An Exchange of Gazes: Jack Kerouac, New York, 1953
22nd December 2022
Elliott Erwitt has an uncanny knack of photographing high-profile figures while remaining totally unnoticed. He recalls a moment in his career while shooting for Vogue at Truman Capote’s legendary Black and White Ball in New York. The event was highly controlled, with the sole intention of allowing the plethora of celebrities to relax, dance, and mingle, removed from the overbearing eye of the public. Amazingly, Erwitt was able to inconspicuously wield his camera and capture shots of Frank Sinatra, Mia Farrow, and Candice Bergen enjoying the night.
Erwitt skillfully breaks down the sheen of privacy which celebrities hide behind, presenting his figures as unguarded and pure. For example, widely known as an anxious person, Marylin Monroe surprisingly allowed Erwitt to shoot her in a bathrobe in her dressing room between scenes for Some Like it Hot. Further, Erwitt captured the iconic image of Jackie Kennedy weeping at her husband’s funeral, an intimate moment encapsulating the grief resounding from a tragic loss. The photographer’s skill can be accredited to his peaceful, unobtrusive manner. He often approaches projects with a playful sense of adventure and spontaneity, explaining that a great photograph is ‘nothing you can plan on. It just happens’. Erwitt is said to open himself up to his subjects, welcoming vulnerability in order to form close and meaningful relationships.
In his portrait of Jack Kerouac, taken in New York in 1953, Erwitt hints at a shared understanding with the American novelist. Leader of the Beat movement, Kerouac rebelled against traditional literary standards, writing in spontaneous (and often grammatically incorrect) prose with radically nonconformist characters. Shot in monochrome, Erwitt’s portrait embraces Kerouac’s turbulent and impatient personality. The sheaf of paper the novelist clutches is blurred in movement, and his heavy brow shadows his eyes. It is unclear where Kerouac is headed, but he moves fast and with a purpose, shrouded in mystery. Kerouac’s figure is surrounded by blocks of luminescent white light. Above him, the ceiling melds into a series of brilliant scintillating squares. To his side, a group of metal railings shimmer, strokes of black hitting panels of gleaming white in a criss cross of geometry. Opposing Erwitt’s usual technique of blending into the background, Kerouac appears to maintain eye-contact with the camera lens, acknowledging that his portrait is being taken. Not one to shy away from confrontation, the writer focuses on Erwitt, who captures this intense exchange of gazes.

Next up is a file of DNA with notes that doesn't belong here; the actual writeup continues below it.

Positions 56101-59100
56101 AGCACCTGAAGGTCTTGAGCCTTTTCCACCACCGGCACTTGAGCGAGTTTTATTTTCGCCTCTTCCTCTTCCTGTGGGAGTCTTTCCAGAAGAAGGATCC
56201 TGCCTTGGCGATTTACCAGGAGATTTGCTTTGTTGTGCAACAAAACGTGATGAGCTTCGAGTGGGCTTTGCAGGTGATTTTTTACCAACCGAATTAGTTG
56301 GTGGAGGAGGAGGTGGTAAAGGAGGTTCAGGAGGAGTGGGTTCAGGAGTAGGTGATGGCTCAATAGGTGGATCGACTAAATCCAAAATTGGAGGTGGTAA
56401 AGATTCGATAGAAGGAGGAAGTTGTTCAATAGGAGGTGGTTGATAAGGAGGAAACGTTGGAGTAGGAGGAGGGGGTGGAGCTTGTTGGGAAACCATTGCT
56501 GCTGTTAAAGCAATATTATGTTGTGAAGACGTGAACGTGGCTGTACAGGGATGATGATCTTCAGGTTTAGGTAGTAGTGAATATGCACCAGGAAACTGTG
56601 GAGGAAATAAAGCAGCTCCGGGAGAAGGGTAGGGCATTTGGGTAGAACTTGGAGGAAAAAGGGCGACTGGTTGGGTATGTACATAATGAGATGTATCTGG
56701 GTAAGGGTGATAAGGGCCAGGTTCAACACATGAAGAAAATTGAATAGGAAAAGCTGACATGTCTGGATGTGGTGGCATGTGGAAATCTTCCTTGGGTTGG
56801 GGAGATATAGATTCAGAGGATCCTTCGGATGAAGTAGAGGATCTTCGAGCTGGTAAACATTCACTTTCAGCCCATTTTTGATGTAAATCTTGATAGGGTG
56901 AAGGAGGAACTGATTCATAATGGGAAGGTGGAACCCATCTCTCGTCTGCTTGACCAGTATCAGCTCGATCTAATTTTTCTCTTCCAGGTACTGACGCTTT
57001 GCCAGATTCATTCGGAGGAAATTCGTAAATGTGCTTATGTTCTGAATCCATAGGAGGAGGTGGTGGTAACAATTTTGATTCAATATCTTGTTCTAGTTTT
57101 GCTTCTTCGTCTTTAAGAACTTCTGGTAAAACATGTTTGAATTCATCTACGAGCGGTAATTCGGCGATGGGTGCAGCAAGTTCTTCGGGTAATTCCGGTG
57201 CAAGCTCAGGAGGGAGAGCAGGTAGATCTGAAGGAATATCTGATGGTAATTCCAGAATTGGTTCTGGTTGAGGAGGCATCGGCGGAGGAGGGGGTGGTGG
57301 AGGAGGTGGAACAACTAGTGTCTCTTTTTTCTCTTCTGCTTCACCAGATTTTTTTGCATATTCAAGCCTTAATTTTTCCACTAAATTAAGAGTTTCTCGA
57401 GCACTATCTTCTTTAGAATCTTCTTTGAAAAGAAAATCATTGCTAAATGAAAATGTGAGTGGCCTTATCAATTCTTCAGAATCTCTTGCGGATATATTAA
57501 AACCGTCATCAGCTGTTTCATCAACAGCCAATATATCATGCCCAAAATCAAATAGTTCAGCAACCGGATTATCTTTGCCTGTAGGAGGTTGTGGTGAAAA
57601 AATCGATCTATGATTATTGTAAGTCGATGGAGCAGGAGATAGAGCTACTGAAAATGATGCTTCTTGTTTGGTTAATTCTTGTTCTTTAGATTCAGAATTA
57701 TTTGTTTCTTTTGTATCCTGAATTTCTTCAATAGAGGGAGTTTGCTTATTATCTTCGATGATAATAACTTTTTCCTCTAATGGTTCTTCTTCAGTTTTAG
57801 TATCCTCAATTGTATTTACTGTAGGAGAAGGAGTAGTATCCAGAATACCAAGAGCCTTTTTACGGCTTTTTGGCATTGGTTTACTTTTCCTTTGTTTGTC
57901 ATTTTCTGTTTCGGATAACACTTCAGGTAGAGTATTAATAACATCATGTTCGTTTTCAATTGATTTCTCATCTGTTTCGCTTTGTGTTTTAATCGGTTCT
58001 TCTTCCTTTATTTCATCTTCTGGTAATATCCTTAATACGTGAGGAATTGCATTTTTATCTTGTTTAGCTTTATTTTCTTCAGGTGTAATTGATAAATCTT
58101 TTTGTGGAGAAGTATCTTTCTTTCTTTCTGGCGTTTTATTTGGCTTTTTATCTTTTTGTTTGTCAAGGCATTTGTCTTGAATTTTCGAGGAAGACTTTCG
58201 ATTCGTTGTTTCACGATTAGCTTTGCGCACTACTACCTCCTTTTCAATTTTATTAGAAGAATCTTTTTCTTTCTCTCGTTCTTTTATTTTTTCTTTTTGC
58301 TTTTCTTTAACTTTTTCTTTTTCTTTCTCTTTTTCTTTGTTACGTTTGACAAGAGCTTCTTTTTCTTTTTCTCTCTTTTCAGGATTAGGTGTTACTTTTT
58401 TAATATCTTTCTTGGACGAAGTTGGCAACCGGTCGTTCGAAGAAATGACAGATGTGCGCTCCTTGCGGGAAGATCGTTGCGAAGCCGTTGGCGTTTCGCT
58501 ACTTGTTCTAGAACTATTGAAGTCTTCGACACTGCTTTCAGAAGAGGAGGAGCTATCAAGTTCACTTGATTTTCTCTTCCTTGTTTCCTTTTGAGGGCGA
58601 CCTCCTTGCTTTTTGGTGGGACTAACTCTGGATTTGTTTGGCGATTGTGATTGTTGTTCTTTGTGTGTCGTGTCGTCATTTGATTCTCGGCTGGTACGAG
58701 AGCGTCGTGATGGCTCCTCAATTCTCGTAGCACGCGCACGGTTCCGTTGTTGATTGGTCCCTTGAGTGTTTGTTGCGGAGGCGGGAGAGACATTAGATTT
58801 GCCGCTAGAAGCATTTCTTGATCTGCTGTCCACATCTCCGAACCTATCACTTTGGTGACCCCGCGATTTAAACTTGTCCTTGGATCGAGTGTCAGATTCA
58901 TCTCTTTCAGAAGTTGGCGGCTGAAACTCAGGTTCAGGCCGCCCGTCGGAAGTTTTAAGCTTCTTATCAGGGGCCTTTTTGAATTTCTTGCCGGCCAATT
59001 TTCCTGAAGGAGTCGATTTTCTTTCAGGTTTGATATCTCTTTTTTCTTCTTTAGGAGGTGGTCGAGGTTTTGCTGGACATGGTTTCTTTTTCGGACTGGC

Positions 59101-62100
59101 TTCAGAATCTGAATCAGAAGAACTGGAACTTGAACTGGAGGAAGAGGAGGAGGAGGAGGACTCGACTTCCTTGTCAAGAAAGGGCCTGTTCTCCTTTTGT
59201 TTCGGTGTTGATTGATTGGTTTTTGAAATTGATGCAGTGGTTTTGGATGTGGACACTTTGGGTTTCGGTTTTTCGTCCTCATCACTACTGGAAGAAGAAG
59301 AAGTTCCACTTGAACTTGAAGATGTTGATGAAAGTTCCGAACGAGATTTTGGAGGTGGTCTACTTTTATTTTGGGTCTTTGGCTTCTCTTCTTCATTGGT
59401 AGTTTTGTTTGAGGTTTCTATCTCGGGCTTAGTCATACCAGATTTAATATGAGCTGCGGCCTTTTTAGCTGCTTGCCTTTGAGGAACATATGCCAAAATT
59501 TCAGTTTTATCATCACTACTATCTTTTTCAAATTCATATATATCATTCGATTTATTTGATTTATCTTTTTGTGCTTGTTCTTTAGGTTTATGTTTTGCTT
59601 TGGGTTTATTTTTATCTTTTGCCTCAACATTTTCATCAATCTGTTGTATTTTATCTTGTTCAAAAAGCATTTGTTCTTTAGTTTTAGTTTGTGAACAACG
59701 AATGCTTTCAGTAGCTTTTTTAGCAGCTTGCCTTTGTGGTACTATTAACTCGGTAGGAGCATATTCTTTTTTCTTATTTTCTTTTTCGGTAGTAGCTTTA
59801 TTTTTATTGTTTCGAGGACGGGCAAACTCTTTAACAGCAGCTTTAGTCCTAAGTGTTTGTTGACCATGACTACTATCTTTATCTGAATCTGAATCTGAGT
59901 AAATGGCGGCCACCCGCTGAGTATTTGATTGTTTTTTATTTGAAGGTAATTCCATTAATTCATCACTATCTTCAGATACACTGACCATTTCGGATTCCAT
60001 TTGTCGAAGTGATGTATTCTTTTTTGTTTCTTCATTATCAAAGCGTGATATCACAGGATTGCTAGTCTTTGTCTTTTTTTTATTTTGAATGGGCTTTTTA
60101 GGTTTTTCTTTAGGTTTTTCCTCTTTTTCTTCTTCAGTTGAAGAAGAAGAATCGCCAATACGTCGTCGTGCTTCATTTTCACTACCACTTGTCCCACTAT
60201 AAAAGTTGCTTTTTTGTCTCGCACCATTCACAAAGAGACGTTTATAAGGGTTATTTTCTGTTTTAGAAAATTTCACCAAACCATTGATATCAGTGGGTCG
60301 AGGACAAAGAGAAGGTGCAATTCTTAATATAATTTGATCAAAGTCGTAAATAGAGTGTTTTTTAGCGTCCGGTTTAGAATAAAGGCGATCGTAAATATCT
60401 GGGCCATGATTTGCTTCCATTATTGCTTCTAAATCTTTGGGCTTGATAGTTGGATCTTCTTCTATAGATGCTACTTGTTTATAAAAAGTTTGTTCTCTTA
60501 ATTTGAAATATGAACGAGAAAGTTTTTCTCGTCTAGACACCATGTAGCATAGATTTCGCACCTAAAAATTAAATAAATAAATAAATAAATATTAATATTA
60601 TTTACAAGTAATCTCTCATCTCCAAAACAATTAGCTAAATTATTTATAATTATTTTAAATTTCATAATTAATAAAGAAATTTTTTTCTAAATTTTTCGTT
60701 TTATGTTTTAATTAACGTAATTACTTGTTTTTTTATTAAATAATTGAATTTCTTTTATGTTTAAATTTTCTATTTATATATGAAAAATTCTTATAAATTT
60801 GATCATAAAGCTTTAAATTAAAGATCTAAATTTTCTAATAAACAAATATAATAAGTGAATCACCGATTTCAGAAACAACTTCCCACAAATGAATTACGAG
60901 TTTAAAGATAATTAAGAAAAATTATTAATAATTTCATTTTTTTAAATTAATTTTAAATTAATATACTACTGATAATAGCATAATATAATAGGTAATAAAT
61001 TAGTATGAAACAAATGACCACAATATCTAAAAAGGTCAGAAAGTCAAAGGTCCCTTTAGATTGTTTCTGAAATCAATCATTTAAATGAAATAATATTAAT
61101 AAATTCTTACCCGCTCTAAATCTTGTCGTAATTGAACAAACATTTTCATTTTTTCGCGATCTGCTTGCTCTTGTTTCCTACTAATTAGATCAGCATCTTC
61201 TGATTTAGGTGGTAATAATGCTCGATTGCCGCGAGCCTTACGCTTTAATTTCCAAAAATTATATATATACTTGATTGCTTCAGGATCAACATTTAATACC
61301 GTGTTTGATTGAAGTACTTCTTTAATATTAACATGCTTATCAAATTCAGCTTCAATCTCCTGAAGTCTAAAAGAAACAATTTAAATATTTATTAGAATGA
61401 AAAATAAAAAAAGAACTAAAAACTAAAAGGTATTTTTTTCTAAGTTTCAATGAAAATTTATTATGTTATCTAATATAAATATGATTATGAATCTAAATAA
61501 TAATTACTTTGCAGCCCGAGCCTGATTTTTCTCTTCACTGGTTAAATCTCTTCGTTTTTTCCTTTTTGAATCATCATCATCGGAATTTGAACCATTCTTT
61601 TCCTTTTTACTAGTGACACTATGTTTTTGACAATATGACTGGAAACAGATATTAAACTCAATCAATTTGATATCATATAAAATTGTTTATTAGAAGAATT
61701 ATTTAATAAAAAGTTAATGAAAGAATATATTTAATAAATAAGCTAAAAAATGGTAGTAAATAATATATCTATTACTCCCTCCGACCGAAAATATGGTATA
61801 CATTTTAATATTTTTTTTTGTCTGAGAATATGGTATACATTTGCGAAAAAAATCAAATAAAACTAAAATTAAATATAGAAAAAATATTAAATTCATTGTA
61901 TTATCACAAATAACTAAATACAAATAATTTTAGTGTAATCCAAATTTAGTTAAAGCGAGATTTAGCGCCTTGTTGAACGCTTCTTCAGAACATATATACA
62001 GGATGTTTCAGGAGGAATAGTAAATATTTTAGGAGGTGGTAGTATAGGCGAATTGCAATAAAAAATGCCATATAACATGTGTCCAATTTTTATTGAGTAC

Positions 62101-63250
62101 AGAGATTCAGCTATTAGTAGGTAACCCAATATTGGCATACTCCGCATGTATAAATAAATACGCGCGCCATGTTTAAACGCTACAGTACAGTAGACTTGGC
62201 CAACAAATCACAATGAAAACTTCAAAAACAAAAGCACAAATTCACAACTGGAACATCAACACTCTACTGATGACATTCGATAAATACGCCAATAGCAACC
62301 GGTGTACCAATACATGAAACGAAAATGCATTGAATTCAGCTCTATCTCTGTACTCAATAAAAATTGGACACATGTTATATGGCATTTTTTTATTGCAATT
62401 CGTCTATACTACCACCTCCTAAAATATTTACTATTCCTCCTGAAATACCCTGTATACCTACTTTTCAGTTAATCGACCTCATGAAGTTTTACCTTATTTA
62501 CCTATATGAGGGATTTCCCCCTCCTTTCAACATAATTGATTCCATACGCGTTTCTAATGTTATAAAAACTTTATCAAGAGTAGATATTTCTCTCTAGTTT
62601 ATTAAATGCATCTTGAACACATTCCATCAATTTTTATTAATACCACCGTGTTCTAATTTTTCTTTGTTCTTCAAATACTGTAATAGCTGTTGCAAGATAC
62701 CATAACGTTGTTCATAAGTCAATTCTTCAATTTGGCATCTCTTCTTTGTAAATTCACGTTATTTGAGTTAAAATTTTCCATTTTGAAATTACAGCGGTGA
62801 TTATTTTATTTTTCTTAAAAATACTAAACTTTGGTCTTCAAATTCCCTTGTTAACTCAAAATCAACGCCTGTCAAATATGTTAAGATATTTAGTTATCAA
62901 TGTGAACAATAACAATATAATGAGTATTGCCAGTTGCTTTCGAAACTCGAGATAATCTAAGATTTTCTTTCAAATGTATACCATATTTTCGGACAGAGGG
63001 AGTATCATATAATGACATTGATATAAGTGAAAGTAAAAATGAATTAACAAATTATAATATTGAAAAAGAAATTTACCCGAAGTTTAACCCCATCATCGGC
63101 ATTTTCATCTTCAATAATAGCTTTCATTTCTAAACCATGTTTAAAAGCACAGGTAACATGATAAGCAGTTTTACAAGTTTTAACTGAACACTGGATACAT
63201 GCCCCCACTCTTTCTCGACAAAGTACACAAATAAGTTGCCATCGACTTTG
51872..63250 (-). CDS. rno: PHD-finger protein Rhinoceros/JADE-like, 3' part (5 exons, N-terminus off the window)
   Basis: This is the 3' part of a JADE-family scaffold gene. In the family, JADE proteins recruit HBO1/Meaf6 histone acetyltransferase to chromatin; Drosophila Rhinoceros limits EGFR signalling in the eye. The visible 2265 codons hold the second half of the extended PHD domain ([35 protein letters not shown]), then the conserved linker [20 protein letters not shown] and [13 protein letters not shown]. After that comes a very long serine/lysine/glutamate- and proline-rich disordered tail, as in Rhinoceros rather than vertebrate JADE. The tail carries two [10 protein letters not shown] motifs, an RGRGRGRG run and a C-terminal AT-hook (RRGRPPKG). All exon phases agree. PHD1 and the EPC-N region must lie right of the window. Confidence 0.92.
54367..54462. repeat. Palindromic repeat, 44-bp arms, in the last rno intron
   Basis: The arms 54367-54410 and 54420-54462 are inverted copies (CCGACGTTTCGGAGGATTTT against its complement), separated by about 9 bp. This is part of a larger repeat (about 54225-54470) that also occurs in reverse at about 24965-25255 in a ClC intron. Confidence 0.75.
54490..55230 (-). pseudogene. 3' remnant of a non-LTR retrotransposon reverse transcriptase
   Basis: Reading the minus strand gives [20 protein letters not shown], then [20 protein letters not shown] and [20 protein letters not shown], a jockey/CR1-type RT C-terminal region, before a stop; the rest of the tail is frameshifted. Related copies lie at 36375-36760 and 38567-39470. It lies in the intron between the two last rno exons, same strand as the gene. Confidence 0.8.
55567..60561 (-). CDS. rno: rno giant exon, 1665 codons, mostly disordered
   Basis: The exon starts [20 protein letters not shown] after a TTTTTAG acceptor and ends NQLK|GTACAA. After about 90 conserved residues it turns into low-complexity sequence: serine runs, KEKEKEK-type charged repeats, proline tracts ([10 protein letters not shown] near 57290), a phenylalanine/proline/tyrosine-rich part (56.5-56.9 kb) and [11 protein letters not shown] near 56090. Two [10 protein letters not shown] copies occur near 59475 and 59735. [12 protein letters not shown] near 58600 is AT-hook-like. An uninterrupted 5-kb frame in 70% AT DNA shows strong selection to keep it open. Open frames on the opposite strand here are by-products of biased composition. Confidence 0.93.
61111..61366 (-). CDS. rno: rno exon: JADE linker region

Kerouac often yearned for ‘the hearthside ideal’, questing for the warmth and solidity of a stable home and loving family. Searching for this elusive concept, the writer became disillusioned, viewing America as if he were a foreigner inhabiting an unforgiving country. Similarly, Erwitt himself grew up with a number of conflicting identities. Born to Jewish-Russian immigrant parents, he moved from Paris, to Italy, and finally to the United States. A child of diaspora, Erwitt’s own family history resonated with Kerouac’s longing for meaning. Thus, the photographer shoots the writer from below, the two men sharing a moment of profound understanding.
The ArtistKnown for his satirical humour and sharp wit, Elliott Erwitt (born 1928) rose to fame after he was invited to join Magnum Photos by founding member Robert Capa in the 1950s. He has since become one of the world’s most successful and influential photographers, having produced over twenty retrospective photography books and been honoured by numerous solo shows at establishments such as the Smithsonian, the Museum of Modern Art and the Art Institute of Chicago.Artist Page
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